I know I've said this before,(see Draper other thread on repeating oneself), stuff just doesn't keep now,Marmalade is the prime example, for us single coves, a jar of marmalade could last six months, one opened it, used it, put it back in cupboard untill one morning to find it empty, swear at it, and go and buy another, (ladies would have got another one before that one became empty, but you all know that), do that now and by the third day its got a fine crop of penicillin thriving away on the contents.
I am certain we never kept thing like Marmalade, Pickled beetroot ,Pickled Red Cabbage, ect in the fridge, Draper loves pickled red cabbage, but even a gannet of Drapers calibre finds it difficult to eat the lot at one sitting, if you don't it turns into black mush in two days even if kept in the fridge.
Time they started putting all the preservatives, artificial colouring and other chemicals back into our food, never done us any harm.
I'm willing to bet that the manufacturers come up with a self destruct mechanism for tinned stuff before long, leave it in the cupboard for more than a month and the can will explode. :(

I Am Ugly
3rd Dec 2001, 03:41
Last Christmas eve, after having a fair few drinks with some friends, we all got hungry. A chef friend who was presents suggested he cook us something.

The problem was the person whos house we were at is known as the biggest cheapskate the world has ever known. His house, a shabby guesthouse, is full of random items belonging to long gone guests as well as his own crop of economy branded food.

After looking through all 6 (yes six) fridges, all we could find was milk, cheap brandy, butter and mango chutney. As the chutney had devleoped into a new ecosystem inside the jar and we soon drank the brandy
all we were left with the milk and butter.

We looked around the cupboards and managed to find some sugar and some flour.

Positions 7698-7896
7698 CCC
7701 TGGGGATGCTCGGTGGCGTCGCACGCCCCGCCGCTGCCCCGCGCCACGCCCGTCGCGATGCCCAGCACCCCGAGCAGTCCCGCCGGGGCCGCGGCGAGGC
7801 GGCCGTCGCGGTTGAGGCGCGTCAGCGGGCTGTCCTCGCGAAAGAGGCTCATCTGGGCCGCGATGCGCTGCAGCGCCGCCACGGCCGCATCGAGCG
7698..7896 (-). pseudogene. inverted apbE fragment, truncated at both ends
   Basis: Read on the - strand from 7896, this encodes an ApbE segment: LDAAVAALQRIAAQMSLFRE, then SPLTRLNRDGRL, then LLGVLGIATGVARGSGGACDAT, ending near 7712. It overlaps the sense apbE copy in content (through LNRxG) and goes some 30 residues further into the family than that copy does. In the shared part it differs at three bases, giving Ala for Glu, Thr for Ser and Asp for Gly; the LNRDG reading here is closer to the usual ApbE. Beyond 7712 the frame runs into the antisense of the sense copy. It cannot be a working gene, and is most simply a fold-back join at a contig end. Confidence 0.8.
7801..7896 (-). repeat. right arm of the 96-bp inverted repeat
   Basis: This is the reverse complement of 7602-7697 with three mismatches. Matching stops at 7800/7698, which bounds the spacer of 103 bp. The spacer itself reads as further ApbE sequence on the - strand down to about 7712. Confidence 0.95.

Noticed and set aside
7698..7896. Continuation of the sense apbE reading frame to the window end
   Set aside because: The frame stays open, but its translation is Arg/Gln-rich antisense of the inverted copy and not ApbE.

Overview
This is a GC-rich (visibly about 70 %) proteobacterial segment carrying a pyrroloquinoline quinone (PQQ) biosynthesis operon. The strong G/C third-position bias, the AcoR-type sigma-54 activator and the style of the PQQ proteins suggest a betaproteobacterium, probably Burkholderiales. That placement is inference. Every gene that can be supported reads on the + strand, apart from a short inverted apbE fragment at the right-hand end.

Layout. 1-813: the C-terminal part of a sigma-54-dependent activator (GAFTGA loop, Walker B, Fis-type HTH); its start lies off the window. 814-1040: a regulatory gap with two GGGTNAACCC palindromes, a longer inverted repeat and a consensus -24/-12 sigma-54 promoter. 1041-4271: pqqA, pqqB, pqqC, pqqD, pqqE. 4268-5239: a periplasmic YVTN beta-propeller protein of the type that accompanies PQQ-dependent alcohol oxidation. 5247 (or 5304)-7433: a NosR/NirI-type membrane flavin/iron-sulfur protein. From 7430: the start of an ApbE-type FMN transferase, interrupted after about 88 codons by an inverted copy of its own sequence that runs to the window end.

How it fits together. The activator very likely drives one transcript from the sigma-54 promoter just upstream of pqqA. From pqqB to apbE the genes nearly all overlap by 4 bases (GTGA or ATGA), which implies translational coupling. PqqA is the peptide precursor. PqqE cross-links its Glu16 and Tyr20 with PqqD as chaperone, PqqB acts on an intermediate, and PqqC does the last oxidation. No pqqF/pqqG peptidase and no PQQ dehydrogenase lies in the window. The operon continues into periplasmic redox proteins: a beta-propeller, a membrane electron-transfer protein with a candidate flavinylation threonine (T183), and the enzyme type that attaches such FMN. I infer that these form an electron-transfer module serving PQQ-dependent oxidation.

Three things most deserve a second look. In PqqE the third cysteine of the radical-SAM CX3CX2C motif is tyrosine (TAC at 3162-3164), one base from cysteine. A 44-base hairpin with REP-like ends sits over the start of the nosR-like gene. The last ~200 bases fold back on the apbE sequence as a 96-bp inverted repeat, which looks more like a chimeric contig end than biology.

The flour is the only thing that is relavant to the topic but I do like to ramble.

The chef, who is a culinary genius, managed to make some delicious crepes that were enjoyed by all. It was only later we discovered that the best before date of the flour was october 1995...

This means the it was bought some time in 1993.

It tasted fine and no one was ill, but it did smell of lightly of cheese when cooked. :confused:

3rd Dec 2001, 03:46
well i am a girly too :)
but not a good little wench in the kitchen :p
i think i have a jar of vegemite way past its use by date :o

tony draper
3rd Dec 2001, 03:57
When Draper was a lad at sea, he did a few trips on British tankers, these are vessels that belonged to British Petrolium, they're names all started with British, ie British Skill, British Soldier ect, had we still a merchant navy you would all know this anyway.
Anyway there were many of these vessels, in fact it was the biggest tanker fleet in the world under one flag, when a vessel came into port for dry docking say, they would empty the contents of the meat room, which was actually a huge fridge and take all the frozen carcass's to a storge facility.
When ever another British Tanker was storing ready for a voyage the meat would be brought from this facility,and loaded on that ship, some of these lumps of meat had dates on them from the 1940's, and I was at sea in the sixties, some of them had been continuously loaded and off loaded for twenty years.
Tell you the truth they tasted ok. ;)

[ 03 December 2001: Message edited by: tony draper ]

Capt Vegemite
3rd Dec 2001, 05:42
Vegemite never has use by date !
Like old fiddle is vegemite,new tunes etc.

3rd Dec 2001, 14:17
Going back a bit now, but the oldest food item(s) in my posession were probably the leftover bits on my plate.